FICO Credit Scores

23 11 2005

An estimated 50 million consumers are locked out of access to credit because they lack the credit history needed to generate an acceptable FICO score, but a number of companies, including FICO itself, have created new ways to analyze a consumer’s creditworthiness.

Fair Isaac Corp., the company that pioneered this form of credit scoring, produces the FICO and is offering one of the new credit scores, which it calls the FICO Expansion score. Along with other players in this rapidly expanding market, Fair Isaac hopes to attract lenders eager to expand their customer base.

Drawing on alternative credit data such as bank account records, payday loan payment records and installment purchase plans, Fair Isaac produces a credit score that is modeled on the traditional FICO score’s 300 to 850 point range.

Pros: These new forms of credit scoring are a wedge into the traditional credit market that many consumers can use to prove to lenders that they are a good credit risk. Many other consumers may be able to access credit through nontraditional scoring methods. These include recent high school or college graduates, divorcees or widows and people with some blemishes on their traditional credit report.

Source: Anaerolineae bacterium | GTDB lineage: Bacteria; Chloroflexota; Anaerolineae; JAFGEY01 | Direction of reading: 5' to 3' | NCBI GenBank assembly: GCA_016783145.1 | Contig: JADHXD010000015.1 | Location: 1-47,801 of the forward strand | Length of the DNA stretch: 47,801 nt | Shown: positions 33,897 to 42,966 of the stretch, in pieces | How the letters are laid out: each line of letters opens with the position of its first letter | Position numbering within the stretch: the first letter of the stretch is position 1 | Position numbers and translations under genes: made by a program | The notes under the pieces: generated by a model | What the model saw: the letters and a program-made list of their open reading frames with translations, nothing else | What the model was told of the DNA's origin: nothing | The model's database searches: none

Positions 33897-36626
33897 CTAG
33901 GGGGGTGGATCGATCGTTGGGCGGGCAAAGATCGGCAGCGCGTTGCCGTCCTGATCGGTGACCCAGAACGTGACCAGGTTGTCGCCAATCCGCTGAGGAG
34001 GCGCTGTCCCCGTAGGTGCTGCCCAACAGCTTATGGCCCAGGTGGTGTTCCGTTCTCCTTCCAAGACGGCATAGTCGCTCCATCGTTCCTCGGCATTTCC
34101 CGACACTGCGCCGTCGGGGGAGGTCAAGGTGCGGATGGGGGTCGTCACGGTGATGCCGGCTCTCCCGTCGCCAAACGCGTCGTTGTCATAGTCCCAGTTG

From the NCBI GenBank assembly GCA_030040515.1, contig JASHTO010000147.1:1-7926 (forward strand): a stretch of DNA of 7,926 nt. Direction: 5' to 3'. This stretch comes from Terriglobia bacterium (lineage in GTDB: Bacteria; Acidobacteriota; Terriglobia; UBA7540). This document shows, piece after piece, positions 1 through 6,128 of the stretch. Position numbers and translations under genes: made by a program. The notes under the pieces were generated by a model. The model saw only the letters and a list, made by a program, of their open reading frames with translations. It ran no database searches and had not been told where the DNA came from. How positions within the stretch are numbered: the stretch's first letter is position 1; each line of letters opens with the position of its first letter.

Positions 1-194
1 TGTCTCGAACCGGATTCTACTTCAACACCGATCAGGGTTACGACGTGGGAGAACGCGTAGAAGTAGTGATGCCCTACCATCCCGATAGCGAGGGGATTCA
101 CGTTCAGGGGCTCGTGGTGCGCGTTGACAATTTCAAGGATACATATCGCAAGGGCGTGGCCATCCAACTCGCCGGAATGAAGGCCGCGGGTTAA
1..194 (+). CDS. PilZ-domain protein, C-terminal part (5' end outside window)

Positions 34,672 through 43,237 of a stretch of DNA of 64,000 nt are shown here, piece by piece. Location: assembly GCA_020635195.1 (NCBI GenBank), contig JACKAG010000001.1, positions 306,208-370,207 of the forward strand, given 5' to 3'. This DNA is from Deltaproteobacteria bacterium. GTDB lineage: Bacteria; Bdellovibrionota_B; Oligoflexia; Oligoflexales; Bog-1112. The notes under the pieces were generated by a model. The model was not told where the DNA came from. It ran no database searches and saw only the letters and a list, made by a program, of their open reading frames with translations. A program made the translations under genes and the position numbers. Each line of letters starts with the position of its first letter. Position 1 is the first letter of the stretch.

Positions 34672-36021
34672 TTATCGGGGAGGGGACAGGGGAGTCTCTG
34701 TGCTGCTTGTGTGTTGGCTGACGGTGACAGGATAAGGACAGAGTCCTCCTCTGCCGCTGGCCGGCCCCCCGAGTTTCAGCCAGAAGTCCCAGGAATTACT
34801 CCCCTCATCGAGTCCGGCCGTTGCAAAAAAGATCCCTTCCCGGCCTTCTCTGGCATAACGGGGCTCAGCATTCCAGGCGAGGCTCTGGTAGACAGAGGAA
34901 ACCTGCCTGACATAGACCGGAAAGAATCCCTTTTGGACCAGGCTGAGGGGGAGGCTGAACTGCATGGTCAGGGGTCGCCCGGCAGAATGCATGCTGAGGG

Cons: While many consumers who haven’t had access to credit may applaud these new scores, other consumers may rue the day that a lender relied on one of these scores if that credit isn’t used wisely. As with traditional credit reports and the traditional FICO score, the newer scores are only as good as the data they are built on. Just as there can be mistakes in your credit report, inaccurate information obtained on your nontraditional payments can negatively impact your ability to get loans.


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